March 28, 2017

The Great British Baking Show on Netflix

Did you notice that many American home and food shows disappeared from Netflix at the end of 2016? Scripps Networks Interactive which owns HGTV, the Food Network, the Travel channel and DIY decided they could make more money elsewhere. Search the word “house” on Netflix and not much concerning design comes up.

Food and home reality show bingers, fear not. Netflix has countered by adding a few shows produced by British TV producers such as, Escape To the Country, Grand Designs, Hidden Homes and my surprising favorite, The Great British Baking Show.

It’s no secret that I am neither a baker or a cook, but there is something very compelling about this food reality show. Much like Agatha Christie’s Ten Little Indians, thirteen amateur bakers compete weekly to avoid being the one sent home that episode. The one left standing at the end of the season is the winner and dubbed Star Baker.

Each show, the contestants are asked to bake everything from breadsticks, petits fours and baklava, to displays using multiple baking skills that must be artistic and highly edible. Two judges critique the culinary results: Mary, a very proper English matron who has impeccable manners and wicked baking skills along with Paul, a grey-haired, blue-eyed demon who can spot any baking flaws and points them out with acerbic precision. The proceedings are narrated by two goofy British ladies who throw in puns, foreign phrases, quips and an ever-varying pronunciation of the word “bake.”

Small wonder that I must have a snack handy while watching this show. Like my big dog drooling at our steak dinner table, the sight of all of these beautiful baked wonders gets the salivary glands pumping. Carrots and celery just will not do!

Three seasons of this show are currently available on Netflix. Paraphrasing Oliver Twist, “More, please.”

Kumquats, Persimmons, Golden Kiwis & Dragonfruit

Kumquat tree

Kumquat tree

Three cheers for the availability of new fruit varieties in your local grocery stores. I just discovered kumquats, tiny orange-like citrus fruit native to Asia, which can be eaten like grapes or sliced in half for salads and desserts. Watch out for the seeds as you munch on these snacks packed with Vitamin C.  gold-kiwi-9708645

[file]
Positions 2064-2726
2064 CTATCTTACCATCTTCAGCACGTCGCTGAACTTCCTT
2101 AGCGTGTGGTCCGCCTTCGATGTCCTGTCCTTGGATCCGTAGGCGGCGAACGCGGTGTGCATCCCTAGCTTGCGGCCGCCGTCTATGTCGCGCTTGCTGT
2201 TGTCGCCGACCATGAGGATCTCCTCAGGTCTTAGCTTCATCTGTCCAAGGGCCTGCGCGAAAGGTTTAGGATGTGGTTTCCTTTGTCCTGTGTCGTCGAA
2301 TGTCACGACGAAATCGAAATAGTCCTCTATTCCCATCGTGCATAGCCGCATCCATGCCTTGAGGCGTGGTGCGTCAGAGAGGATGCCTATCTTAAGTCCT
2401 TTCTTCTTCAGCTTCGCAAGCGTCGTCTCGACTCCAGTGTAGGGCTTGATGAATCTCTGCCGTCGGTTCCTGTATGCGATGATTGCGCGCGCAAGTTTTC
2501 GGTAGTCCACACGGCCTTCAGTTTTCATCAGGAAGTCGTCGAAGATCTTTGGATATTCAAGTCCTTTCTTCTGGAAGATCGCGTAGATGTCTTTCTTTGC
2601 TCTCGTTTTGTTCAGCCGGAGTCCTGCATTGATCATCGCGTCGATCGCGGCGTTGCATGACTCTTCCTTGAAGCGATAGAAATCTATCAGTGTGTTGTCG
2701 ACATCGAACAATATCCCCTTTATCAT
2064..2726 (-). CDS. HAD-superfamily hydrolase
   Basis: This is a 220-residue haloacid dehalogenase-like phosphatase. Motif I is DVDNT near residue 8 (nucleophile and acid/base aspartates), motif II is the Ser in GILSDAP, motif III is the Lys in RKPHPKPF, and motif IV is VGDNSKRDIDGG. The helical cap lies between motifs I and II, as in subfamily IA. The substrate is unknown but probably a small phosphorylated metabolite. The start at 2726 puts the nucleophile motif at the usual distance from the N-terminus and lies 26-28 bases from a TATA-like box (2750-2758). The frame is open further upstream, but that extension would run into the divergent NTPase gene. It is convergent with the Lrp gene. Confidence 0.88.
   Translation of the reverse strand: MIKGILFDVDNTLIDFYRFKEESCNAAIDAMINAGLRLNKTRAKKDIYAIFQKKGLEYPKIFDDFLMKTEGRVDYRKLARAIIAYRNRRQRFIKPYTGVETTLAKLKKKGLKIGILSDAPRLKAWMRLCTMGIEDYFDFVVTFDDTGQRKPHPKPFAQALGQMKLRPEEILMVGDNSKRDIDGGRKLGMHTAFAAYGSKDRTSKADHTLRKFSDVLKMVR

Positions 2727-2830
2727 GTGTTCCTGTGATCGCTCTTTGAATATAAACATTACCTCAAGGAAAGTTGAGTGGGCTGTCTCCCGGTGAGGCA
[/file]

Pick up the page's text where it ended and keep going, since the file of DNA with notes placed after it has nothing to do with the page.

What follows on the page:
As much as I like regular Kiwis with green fruit interiors, Golden Kiwis with sweet yellow flesh are even better. The egg-shaped fruit is originally from China, but New Zealand adopted the kiwifruit as their own and started to export it to the U. S. and the world.
Keep your eye peeled for the occasional shipment of Golden Kiwis. dragon-fruit-cut

One of the oddest-looking items in the produce department is dragon fruit, technically a cactus of indeterminate origin, but generally found in tropical climates. It goes by other names such as pitahaya or Hylocereus undatus, but the curly leaves are reminiscent of dragon scales, hence the name. Cut the fruit in half and you will find an unusual white fruit interior with black edible dots that look like poppy seeds. It does not taste like anything comparable but
the slight sweetness and pudding-like consistency is perfect for a snack or dessert. hachiyapersimmon

Persimmons have been a personal favorite of mine for a few years now, but the grocery stores seem to be stocking this fruit with more regularity in the fall. The heart-shaped version is called Hachiya and can be chalky tasting before it ripens. It is best to eat them when they resemble a water balloon. Fuyus, which look like a flat tomato, are less astringent and can be eaten before they are fully ripe. I’m still looking for an Asian type called “cinnamon or chocolate persimmon” which has sweet dark brown flesh. Perhaps a visit to Argyle Street or Chinatown is in order. Who knows what other fruit delicacies I might find in an Asian grocery?

Kitchens of the Great Midwest by J. Ryan Stradal

The culinary theme of Kitchens of the Great Midwest by author J. Ryan Stradal drew me to it first, but the structure is what made me sit up and realize that this was not your standard novel.

Each section is a food item and takes place in a different area of the Midwest. We loosely follow celebrity chef, Eva Thorvald from birth to mid-career with visits to her childhood, teen years and her twenties.  We also view her life from the vantage point of the mother who abandoned her to pursue her own career in the wine industry.

Stradal’s writing is charming but like a sophisticated meal, the different “courses” in the book are by turns bittersweet, painful, comedic and heart-warming.

The culinarily-inclined will chuckle at the descriptions of recipes and the mention of curated food stuffs.

I was hooked when the book kicked off with a chapter called Lutefisk, the dreaded Scandinavian fish entree that is foisted on many Midwesterners. Particularly funny is a section called Bars where a woman who bakes “church lady” recipes tries to compete with chefs who turn their noses up at gluten, dairy or ingredients that are not organic.